Tick

8 definitions found

From The Collaborative International Dictionary of English v.0.48 [gcide]:

Tick \Tick\, noun [Abbrev. from ticket.] Credit; trust; as, to buy on, or upon, tick.

From The Collaborative International Dictionary of English v.0.48 [gcide]:

Tick \Tick\, verb (used without an object)

1. To go on trust, or credit.

2. To give tick; to trust.

From The Collaborative International Dictionary of English v.0.48 [gcide]:

Tick \Tick\, noun [OE. tike, teke; akin to D. teek, G. zecke. Cf. {Tike} a tick.] (Zool.) (a) Any one of numerous species of large parasitic mites which attach themselves to, and suck the blood of, cattle, dogs, and many other animals. When filled with blood they become ovate, much swollen, and usually livid red in color. Some of the species often attach themselves to the human body. The young are active and have at first but six legs. (b) Any one of several species of dipterous insects having a flattened and usually wingless body, as the bird ticks (see under {Bird}) and sheep tick (see under {Sheep}).

{Tick bean}, a small bean used for feeding horses and other animals.

{Tick trefoil} (Bot.), a name given to many plants of the leguminous genus {Desmodium}, which have trifoliate leaves, and joined pods roughened with minute hooked hairs by which the joints adhere to clothing and to the fleece of sheep.

From The Collaborative International Dictionary of English v.0.48 [gcide]:

Tick \Tick\, noun [LL. techa, teca, L. theca case, Gr. ?, fr. ? to put. See {Thesis}.]

1. The cover, or case, of a bed, mattress, etc., which contains the straw, feathers, hair, or other filling.

2. Ticking. See {Ticking}, noun

From The Collaborative International Dictionary of English v.0.48 [gcide]:

Tick \Tick\, verb (used without an object) [imp. & p. p. {Ticked}; p. pr. & vb. n. {Ticking}.] [Probably of imitative origin; cf. D. tikken, LG. ticken.]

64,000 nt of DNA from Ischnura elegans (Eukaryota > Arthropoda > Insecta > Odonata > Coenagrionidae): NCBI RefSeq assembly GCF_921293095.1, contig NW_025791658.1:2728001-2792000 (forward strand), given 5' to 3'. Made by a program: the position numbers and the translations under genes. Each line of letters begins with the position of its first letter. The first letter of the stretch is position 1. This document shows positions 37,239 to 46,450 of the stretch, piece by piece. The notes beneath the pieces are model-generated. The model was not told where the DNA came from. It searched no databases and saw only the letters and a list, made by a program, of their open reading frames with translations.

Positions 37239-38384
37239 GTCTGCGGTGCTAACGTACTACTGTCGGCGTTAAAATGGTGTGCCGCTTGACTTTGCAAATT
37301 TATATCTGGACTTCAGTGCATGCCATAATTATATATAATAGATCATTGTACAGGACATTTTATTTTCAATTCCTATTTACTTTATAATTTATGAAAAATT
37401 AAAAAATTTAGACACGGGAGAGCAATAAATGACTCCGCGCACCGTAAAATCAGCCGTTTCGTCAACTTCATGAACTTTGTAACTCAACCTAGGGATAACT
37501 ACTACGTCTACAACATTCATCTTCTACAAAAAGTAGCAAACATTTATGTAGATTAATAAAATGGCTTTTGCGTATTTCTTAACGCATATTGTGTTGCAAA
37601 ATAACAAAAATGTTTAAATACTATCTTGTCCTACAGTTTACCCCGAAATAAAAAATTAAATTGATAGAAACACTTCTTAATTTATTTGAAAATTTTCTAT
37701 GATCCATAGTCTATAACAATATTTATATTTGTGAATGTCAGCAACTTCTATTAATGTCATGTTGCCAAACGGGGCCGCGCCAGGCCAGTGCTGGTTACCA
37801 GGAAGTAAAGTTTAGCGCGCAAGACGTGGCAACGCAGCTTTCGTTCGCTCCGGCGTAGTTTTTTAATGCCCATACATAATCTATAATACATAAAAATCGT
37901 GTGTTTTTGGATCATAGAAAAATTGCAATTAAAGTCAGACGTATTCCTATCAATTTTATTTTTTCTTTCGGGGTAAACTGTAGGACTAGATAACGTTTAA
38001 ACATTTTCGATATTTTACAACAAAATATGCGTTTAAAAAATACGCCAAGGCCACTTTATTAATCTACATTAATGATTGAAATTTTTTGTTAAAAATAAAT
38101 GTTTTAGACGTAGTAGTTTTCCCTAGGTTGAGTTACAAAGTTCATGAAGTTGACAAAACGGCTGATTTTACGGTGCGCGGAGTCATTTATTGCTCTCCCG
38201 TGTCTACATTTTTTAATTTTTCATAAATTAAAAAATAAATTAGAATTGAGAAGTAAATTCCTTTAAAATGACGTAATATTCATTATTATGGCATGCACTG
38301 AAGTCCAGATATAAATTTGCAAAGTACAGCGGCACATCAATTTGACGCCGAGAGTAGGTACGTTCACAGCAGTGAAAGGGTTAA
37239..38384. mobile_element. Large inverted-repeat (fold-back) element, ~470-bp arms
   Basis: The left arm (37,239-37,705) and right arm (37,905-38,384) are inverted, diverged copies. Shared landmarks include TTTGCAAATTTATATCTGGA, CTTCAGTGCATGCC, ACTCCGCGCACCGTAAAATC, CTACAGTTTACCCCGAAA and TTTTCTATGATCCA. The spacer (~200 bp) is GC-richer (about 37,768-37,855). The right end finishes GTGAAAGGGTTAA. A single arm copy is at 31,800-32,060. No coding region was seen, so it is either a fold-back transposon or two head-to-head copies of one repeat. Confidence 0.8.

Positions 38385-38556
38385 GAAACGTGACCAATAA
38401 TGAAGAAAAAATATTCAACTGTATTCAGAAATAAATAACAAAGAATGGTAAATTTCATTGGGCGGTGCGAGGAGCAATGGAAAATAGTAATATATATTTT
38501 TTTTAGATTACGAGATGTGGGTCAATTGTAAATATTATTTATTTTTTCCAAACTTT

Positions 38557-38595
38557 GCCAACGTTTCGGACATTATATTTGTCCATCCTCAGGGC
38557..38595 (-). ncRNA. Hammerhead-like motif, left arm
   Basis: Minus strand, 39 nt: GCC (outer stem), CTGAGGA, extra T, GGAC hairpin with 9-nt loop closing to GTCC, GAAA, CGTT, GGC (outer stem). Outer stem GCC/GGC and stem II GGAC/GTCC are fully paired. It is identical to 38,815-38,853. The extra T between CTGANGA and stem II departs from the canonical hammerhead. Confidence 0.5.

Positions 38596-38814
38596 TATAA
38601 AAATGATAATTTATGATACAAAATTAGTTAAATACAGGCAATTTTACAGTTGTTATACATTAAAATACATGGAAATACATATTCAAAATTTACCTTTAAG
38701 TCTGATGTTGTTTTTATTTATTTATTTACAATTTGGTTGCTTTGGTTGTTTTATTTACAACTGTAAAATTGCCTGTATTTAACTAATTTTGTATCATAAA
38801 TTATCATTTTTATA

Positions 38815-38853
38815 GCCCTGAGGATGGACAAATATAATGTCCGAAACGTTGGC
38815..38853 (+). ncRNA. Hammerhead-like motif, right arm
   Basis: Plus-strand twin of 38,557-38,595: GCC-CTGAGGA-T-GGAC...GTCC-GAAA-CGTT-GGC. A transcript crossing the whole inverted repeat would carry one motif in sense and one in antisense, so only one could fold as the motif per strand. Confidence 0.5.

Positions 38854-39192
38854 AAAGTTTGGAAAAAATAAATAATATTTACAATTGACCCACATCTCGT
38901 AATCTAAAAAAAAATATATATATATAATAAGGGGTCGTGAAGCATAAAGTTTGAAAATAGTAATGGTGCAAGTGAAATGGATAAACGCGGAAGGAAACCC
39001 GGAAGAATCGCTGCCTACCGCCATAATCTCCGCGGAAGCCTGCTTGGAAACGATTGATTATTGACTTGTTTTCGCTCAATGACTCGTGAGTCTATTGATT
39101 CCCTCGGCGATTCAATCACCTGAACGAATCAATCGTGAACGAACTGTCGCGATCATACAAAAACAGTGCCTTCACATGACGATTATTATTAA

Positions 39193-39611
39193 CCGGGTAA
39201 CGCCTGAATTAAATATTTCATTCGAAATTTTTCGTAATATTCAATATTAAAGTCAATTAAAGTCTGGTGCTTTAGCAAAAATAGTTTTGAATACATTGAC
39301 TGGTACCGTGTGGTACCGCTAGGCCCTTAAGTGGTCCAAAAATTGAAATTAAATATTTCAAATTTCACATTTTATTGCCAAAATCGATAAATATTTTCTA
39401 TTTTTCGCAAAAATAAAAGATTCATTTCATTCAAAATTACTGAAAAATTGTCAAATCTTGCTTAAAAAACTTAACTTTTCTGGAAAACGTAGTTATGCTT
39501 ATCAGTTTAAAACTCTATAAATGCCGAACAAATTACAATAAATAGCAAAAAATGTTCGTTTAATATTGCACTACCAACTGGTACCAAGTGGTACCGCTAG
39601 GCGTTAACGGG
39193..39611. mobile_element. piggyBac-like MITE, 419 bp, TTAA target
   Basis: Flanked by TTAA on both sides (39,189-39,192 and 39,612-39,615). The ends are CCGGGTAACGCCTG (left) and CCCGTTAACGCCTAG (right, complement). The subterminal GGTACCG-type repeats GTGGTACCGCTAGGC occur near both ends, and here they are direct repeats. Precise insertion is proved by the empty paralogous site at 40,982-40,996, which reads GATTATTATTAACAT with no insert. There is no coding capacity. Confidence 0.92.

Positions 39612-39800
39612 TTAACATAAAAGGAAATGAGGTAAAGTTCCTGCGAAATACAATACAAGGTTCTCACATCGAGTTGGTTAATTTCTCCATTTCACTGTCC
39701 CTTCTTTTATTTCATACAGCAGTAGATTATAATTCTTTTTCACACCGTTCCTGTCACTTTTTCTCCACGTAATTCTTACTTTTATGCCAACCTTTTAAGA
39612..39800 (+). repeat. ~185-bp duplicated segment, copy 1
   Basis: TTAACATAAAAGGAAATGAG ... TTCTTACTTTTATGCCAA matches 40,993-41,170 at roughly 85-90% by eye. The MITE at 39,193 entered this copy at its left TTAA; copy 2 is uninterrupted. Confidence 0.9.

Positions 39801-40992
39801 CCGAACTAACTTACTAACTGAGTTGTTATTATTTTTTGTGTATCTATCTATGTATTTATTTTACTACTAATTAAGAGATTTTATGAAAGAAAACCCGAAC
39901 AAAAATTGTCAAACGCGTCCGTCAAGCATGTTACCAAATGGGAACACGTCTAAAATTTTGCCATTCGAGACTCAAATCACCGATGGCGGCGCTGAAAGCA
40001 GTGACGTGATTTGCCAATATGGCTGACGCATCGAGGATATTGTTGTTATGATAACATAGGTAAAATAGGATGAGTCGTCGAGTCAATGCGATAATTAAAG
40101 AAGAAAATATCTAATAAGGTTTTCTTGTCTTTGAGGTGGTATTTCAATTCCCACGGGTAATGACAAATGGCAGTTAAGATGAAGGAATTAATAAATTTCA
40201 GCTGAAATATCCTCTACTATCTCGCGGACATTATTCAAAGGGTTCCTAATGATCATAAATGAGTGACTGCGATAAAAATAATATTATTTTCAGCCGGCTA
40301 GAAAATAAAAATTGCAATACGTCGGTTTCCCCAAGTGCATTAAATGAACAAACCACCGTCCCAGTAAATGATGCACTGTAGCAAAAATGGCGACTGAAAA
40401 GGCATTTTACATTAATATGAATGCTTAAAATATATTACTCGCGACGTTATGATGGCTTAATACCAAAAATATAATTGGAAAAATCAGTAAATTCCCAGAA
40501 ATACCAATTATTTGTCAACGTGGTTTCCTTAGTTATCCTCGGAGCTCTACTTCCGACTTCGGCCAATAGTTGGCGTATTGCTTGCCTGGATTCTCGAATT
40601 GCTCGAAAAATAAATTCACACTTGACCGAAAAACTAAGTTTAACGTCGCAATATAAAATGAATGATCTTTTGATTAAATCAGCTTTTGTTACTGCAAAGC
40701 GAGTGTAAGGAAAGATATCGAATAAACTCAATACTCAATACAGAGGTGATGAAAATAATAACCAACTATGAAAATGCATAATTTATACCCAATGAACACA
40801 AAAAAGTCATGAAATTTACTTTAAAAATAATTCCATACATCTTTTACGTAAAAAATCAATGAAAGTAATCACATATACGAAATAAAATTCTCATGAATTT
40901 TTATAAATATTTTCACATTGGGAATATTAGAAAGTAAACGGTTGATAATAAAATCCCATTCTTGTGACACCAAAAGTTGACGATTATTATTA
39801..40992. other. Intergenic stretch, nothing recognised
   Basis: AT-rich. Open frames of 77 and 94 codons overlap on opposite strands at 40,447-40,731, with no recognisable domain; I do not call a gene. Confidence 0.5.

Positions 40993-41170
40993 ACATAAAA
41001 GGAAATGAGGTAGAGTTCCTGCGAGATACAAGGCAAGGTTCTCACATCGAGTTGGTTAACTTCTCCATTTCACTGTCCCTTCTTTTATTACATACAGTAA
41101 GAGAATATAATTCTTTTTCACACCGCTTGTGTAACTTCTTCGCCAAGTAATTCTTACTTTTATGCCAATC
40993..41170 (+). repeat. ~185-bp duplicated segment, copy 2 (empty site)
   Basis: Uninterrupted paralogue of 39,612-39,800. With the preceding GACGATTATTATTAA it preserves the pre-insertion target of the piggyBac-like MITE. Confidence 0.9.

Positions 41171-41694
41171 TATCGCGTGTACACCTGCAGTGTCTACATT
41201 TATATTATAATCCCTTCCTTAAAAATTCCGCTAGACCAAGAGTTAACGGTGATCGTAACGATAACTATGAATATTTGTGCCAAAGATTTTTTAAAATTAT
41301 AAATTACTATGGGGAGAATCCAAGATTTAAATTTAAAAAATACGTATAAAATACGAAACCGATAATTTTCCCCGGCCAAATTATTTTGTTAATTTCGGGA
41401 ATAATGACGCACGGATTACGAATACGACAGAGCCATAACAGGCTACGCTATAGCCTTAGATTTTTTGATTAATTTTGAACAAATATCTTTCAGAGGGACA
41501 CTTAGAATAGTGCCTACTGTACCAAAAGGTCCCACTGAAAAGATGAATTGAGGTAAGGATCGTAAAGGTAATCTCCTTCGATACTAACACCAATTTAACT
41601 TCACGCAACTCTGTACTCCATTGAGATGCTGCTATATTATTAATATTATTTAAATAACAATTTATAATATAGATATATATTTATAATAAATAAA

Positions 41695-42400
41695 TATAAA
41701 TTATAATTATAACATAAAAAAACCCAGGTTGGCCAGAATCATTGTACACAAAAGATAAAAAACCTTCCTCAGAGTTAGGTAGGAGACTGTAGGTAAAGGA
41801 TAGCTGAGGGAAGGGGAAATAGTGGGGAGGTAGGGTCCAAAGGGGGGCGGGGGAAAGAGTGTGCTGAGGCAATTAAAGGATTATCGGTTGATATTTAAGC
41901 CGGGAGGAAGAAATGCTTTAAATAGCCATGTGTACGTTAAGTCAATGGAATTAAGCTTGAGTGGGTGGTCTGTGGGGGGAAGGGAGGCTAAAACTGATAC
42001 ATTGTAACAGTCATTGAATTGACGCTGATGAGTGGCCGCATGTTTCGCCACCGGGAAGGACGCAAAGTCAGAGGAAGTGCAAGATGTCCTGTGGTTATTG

1. To make a small or repeating noise by beating or otherwise, as a watch does; to beat.

2. To strike gently; to pat.

Stand not ticking and toying at the branches. --Latimer.

From The Collaborative International Dictionary of English v.0.48 [gcide]:

Tick \Tick\, noun

1. A quick, audible beat, as of a clock.

2. Any small mark intended to direct attention to something, or to serve as a check. --Dickens.

3. (Zool.) The whinchat; -- so called from its note. [Prov. Eng.]

{Death tick}. (Zool.) See {Deathwatch}.

From The Collaborative International Dictionary of English v.0.48 [gcide]:

Tick \Tick\, verb (used with an object) To check off by means of a tick or any small mark; to score.

When I had got all my responsibilities down upon my list, I compared each with the bill and ticked it off. --Dickens.

From WordNet (r) 3.0 (2006) [wn]:

tick

noun

1: a metallic tapping sound; "he counted the ticks of the clock" [syn: {tick}, {ticking}]

2: any of two families of small parasitic arachnids with barbed proboscis; feed on blood of warm-blooded animals

3: a mark indicating that something has been noted or completed etc.; "as he called the role he put a check mark by each student's name" [syn: {check mark}, {check}, {tick}]

4: a light mattress

verb

1: make a clicking or ticking sound; "The clock ticked away" [syn: {click}, {tick}]

2: make a sound like a clock or a timer; "the clocks were ticking"; "the grandfather clock beat midnight" [syn: {tick}, {ticktock}, {ticktack}, {beat}]

3: sew; "tick a mattress" [syn: {tick}, {retick}]

4: put a check mark on or near or next to; "Please check each name on the list"; "tick off the items"; "mark off the units" [syn: {check}, {check off}, {mark}, {mark off}, {tick off}, {tick}]


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